"Betti said it was urgent that we escape," Lieschen continued, "but it was the depth of winter--madness to flee nearly on foot, for we did not know where we would go, except across the Frisches Haff, which had frozen solid. You did not tell us where we were going," Lieschen chided Betti. "Betti was only concerned to see us leave. She also bravely visited our father's parents to ask for use of their horse and carriage. To ask anything of that old pair was too furchtbar!"
“They agreed to let Betti have the horse and wagon but then demanded she let them come too. Oma wanted to take her many mementoes. Opa objected, and shouting began. Oma was spent and disconsolate and gave in. Like us, they left their many nice belongings behind. When their wagon arrived early in the morning, it contained only a few heirlooms they wished us to have.
"We could see that Opa would not survive the wintry cold very long," Lieschen continued. "He was kolossal, fantastic, berating his poor nag night and day till we reached Pillau, where we evacuated by ship to Stettin. Opa was inward and only replied to our questions with a curt nod. . . .”


. . . The big event this year was the wedding, June 15. Rumors it might not happen kept the mood subdued during the waiting, but in fact the sun shone the whole time, and the service itself went off with dignity and polish to spare. The relaxed clergyman read the liturgy, and it seemed like the real thing to me. Billbo and Dawn both seem happy. Nothing portentous happened that should scare anybody.
We have a stack of left-over wedding invitations. One is the spare bookmark in the kitchen dictionary, in there at random for the moment. It's been a spare coaster, too, with interlocking coffee-cup stains, like “His" and “Hers.” Both are “His,” of course. “Hers” takes only herb tea, which stains lighter.
I've used another invitation as a scratch pad to calculate the cost of doing the kitchen over without bankrupting me. My girl copied my dollar signs. My boy's squiggles aren't legible. Their artwork turns up in the craziest places.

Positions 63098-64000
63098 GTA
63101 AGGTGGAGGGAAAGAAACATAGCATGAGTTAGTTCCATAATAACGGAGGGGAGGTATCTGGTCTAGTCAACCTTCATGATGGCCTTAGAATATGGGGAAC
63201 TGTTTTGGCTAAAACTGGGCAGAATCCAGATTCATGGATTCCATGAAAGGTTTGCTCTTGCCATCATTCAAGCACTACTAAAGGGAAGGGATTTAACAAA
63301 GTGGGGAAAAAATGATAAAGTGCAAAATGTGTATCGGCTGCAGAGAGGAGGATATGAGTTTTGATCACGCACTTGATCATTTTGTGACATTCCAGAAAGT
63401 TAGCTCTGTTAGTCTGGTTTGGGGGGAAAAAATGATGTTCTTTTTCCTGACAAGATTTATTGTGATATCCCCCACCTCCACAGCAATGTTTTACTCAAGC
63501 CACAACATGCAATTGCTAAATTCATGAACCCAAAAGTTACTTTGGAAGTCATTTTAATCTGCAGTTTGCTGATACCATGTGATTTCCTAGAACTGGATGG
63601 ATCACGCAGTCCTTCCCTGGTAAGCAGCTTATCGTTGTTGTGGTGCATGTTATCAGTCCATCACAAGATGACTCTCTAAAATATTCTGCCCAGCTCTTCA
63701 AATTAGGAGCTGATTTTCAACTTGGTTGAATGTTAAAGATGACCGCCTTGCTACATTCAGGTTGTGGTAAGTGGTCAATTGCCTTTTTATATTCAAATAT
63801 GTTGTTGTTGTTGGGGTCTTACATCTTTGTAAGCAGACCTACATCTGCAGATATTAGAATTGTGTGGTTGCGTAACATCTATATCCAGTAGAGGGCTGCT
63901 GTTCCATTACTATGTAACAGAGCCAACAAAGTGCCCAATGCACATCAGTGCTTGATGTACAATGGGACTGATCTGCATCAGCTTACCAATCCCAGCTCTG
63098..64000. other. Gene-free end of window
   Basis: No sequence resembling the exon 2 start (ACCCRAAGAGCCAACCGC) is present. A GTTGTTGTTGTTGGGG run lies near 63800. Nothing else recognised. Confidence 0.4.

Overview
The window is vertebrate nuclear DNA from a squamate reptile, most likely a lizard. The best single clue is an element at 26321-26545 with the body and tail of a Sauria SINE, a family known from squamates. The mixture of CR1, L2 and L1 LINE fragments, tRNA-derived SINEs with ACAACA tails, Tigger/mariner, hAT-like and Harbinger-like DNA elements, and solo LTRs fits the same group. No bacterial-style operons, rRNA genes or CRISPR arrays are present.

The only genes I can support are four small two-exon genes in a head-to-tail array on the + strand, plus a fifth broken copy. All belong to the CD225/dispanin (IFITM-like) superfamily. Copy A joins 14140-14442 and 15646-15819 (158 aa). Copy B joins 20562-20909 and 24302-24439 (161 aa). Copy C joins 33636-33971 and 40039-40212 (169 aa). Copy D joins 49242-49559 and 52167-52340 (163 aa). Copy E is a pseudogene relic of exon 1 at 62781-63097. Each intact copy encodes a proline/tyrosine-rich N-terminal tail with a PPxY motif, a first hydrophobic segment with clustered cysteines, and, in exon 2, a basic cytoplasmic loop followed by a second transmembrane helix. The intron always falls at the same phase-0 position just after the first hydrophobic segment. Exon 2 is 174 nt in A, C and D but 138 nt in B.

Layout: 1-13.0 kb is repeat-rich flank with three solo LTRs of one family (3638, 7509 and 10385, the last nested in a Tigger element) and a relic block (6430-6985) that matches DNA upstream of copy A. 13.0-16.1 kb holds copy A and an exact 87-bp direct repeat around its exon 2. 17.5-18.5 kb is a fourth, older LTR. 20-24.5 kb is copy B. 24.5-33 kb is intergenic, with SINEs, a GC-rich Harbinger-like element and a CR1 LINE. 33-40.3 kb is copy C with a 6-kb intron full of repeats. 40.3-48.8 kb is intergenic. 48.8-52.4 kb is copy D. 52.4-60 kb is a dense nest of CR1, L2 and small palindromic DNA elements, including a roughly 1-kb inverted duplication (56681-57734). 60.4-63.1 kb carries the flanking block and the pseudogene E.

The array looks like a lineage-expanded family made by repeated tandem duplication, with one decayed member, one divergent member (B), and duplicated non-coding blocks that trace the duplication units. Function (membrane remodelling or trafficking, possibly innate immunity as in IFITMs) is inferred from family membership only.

. . . Next week, Priscilla invited Anne and Booth Hollingsworth for drinks. During supper, Anne explained that she had a problem. She and Booth had acquired porcelain birds for each of their three daughters, but one had broken. The two oldest had already gotten theirs. "Cindy got Momma's porcelain bird," Anne said. "Holly got some Finnish bird plates we've had a long time. That kind of spoils it for Luly. She knows she's going to get a bird, but she doesn't want me to just go out and buy one. She wants one that's been handed down."
"We've got a porcelain bird," Priscilla said. "Tell Luly it's from us."
"You're joking!"
"It's Chinese Export. Let me show you." Priscilla got on her hands and knees to open the lowest drawer of her china cabinet and fished out a parcel wrapped in newspaper and tied with string. Dust sprang out in a cloud, making her nose twitch.
"Oh, no!" Anne cried. "You can't give me that!" It was only a bonbon dish with a nesting bird serving as a lid.
"Of course I can. I don't have room for half this stuff. It's just sitting in here. It's been wrapped in this paper for a hundred years--well, since August, 1950. That's the year for the newspaper."
"I'm so touched!” Anne sobbed.
“Save the paper,” Booth laughed. “Luly will be thrilled by it being wrapped in old newspaper. The mustier, the better!"


. . . When the time came to hand down the house to us, it was a different situation. Mom and Dad had been cast by the Depression and the war. Dad saw action in the Pacific, and he was sweet on us kids in a way Granny Nobles never was.
I remember how they behaved after a party they had given. Mom was at the kitchen sink washing, Dad at the piano plunking the notes for a song they had heard when they were courting. He had a cigarette in one hand and hummed smoke from his nose. Dad played so slowly, I didn't recognize the tune, but when he stopped, Momma called from the kitchen, "It doesn't end there. Play the rest."
"Naw, I play too slow."
"I can follow it." Mom too was coming down from the party high and enjoying a smoke. I don't remember if they ever fought. Having been married a while myself, I know this is not realistic. They must have rested their nerves with cigarettes and hidden whatever deeper feelings they had. Having seen the hell of war, they knew what a good thing it was to be alive. Some of their friends did not make it home.
But the absence of Granny Nobles could've left a problem. I learned that after Dad passed away. To settle his estate, Mom sat down with me and Peter in the lawyer's office and told us she wanted to give the house to someone. She took a passive approach in order to let us participate in the decision-making.
Fortunately, Peter had started working in the engineering department of the University of Michigan and did not think owning a house so far away was "feasible." Louise's husband and daughter were too wrung out after her death to get involved. So Bobby and me sailed into the house as if destined to own it. Otherwise we could have argued each other to a standstill.
The lawyer told Momma it's normal for children to fight over stuff they are going to inherit. He really let the cat out of the bag. We fought tooth and nail over everything else in the estate, to Mom's great chagrin. The lawyer also was pained at the scene we made and cried all the way to the bank; but we kids were feeling our oats, so it's unlikely we would have left anything at a standstill. Humanity with all its fears and all its hopes for future years needs some initiative, if freedom is a given.